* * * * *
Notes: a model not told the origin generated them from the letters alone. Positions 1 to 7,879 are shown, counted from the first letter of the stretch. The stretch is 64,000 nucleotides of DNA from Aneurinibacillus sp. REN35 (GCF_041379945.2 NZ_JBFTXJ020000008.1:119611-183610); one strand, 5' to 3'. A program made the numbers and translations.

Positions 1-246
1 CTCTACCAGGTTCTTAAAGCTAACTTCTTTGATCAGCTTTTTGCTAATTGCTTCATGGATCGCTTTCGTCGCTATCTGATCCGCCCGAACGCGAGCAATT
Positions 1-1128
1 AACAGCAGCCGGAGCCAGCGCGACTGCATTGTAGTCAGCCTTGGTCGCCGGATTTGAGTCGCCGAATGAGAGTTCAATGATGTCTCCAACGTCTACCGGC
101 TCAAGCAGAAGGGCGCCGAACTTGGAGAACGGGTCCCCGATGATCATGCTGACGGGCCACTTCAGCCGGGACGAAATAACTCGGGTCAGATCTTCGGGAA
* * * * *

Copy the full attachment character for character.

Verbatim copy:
Notes: a model not told the origin generated them from the letters alone. Positions 1 to 7,879 are shown, counted from the first letter of the stretch. The stretch is 64,000 nucleotides of DNA from Aneurinibacillus sp. REN35 (GCF_041379945.2 NZ_JBFTXJ020000008.1:119611-183610); one strand, 5' to 3'. A program made the numbers and translations.

Positions 1-246
1 CTCTACCAGGTTCTTAAAGCTAACTTCTTTGATCAGCTTTTTGCTAATTGCTTCATGGATCGCTTTCGTCGCTATCTGATCCGCCCGAACGCGAGCAATT
Positions 1-1128
1 AACAGCAGCCGGAGCCAGCGCGACTGCATTGTAGTCAGCCTTGGTCGCCGGATTTGAGTCGCCGAATGAGAGTTCAATGATGTCTCCAACGTCTACCGGC
101 TCAAGCAGAAGGGCGCCGAACTTGGAGAACGGGTCCCCGATGATCATGCTGACGGGCCACTTCAGCCGGGACGAAATAACTCGGGTCAGATCTTCGGGAA